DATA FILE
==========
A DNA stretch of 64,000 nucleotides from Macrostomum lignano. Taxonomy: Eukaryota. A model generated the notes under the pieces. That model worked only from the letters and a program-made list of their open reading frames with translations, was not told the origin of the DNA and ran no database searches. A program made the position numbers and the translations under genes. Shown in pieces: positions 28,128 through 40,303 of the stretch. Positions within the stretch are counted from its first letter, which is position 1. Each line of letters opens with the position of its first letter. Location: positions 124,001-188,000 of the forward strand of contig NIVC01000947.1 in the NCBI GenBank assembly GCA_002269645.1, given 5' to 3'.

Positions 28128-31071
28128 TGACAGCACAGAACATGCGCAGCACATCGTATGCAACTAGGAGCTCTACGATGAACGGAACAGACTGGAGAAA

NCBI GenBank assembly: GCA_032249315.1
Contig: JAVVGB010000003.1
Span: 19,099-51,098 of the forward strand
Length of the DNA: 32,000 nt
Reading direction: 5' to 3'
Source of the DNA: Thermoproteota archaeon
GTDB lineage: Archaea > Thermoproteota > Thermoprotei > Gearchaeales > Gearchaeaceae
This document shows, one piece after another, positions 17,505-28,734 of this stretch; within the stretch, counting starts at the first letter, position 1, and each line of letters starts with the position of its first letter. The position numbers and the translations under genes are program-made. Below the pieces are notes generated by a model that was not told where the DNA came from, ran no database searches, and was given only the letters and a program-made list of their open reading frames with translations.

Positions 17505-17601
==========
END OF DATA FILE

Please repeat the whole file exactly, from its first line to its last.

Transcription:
A DNA stretch of 64,000 nucleotides from Macrostomum lignano. Taxonomy: Eukaryota. A model generated the notes under the pieces. That model worked only from the letters and a program-made list of their open reading frames with translations, was not told the origin of the DNA and ran no database searches. A program made the position numbers and the translations under genes. Shown in pieces: positions 28,128 through 40,303 of the stretch. Positions within the stretch are counted from its first letter, which is position 1. Each line of letters opens with the position of its first letter. Location: positions 124,001-188,000 of the forward strand of contig NIVC01000947.1 in the NCBI GenBank assembly GCA_002269645.1, given 5' to 3'.

Positions 28128-31071
28128 TGACAGCACAGAACATGCGCAGCACATCGTATGCAACTAGGAGCTCTACGATGAACGGAACAGACTGGAGAAA

NCBI GenBank assembly: GCA_032249315.1
Contig: JAVVGB010000003.1
Span: 19,099-51,098 of the forward strand
Length of the DNA: 32,000 nt
Reading direction: 5' to 3'
Source of the DNA: Thermoproteota archaeon
GTDB lineage: Archaea > Thermoproteota > Thermoprotei > Gearchaeales > Gearchaeaceae
This document shows, one piece after another, positions 17,505-28,734 of this stretch; within the stretch, counting starts at the first letter, position 1, and each line of letters starts with the position of its first letter. The position numbers and the translations under genes are program-made. Below the pieces are notes generated by a model that was not told where the DNA came from, ran no database searches, and was given only the letters and a program-made list of their open reading frames with translations.

Positions 17505-17601